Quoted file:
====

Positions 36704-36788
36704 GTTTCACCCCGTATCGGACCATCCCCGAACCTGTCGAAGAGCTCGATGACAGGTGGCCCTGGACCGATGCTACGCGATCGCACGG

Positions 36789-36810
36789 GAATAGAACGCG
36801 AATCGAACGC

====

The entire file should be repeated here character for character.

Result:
Positions 36704-36788
36704 GTTTCACCCCGTATCGGACCATCCCCGAACCTGTCGAAGAGCTCGATGACAGGTGGCCCTGGACCGATGCTACGCGATCGCACGG

Positions 36789-36810
36789 GAATAGAACGCG
36801 AATCGAACGC